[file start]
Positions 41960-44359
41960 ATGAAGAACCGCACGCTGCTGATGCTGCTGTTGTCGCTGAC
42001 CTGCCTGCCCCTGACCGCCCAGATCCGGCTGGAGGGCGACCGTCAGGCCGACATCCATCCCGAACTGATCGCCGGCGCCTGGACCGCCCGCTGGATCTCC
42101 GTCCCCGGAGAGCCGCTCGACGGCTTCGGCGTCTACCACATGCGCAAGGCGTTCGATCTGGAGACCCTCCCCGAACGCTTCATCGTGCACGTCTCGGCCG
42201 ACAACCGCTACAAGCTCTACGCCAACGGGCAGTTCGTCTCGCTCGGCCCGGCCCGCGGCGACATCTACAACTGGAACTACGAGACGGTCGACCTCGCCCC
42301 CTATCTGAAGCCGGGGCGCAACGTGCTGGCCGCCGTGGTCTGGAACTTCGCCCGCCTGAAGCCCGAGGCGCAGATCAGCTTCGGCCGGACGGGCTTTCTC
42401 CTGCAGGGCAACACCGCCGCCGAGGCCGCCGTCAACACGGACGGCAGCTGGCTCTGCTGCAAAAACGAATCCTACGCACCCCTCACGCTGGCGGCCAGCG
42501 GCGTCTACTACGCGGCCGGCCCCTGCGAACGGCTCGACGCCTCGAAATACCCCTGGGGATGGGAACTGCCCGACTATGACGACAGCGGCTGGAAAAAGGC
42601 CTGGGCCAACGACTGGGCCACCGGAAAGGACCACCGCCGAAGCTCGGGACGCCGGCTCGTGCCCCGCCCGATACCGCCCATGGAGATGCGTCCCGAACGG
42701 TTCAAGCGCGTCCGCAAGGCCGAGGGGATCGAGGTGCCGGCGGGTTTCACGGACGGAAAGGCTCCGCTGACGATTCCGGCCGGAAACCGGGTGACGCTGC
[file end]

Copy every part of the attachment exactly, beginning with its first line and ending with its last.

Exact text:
Positions 41960-44359
41960 ATGAAGAACCGCACGCTGCTGATGCTGCTGTTGTCGCTGAC
42001 CTGCCTGCCCCTGACCGCCCAGATCCGGCTGGAGGGCGACCGTCAGGCCGACATCCATCCCGAACTGATCGCCGGCGCCTGGACCGCCCGCTGGATCTCC
42101 GTCCCCGGAGAGCCGCTCGACGGCTTCGGCGTCTACCACATGCGCAAGGCGTTCGATCTGGAGACCCTCCCCGAACGCTTCATCGTGCACGTCTCGGCCG
42201 ACAACCGCTACAAGCTCTACGCCAACGGGCAGTTCGTCTCGCTCGGCCCGGCCCGCGGCGACATCTACAACTGGAACTACGAGACGGTCGACCTCGCCCC
42301 CTATCTGAAGCCGGGGCGCAACGTGCTGGCCGCCGTGGTCTGGAACTTCGCCCGCCTGAAGCCCGAGGCGCAGATCAGCTTCGGCCGGACGGGCTTTCTC
42401 CTGCAGGGCAACACCGCCGCCGAGGCCGCCGTCAACACGGACGGCAGCTGGCTCTGCTGCAAAAACGAATCCTACGCACCCCTCACGCTGGCGGCCAGCG
42501 GCGTCTACTACGCGGCCGGCCCCTGCGAACGGCTCGACGCCTCGAAATACCCCTGGGGATGGGAACTGCCCGACTATGACGACAGCGGCTGGAAAAAGGC
42601 CTGGGCCAACGACTGGGCCACCGGAAAGGACCACCGCCGAAGCTCGGGACGCCGGCTCGTGCCCCGCCCGATACCGCCCATGGAGATGCGTCCCGAACGG
42701 TTCAAGCGCGTCCGCAAGGCCGAGGGGATCGAGGTGCCGGCGGGTTTCACGGACGGAAAGGCTCCGCTGACGATTCCGGCCGGAAACCGGGTGACGCTGC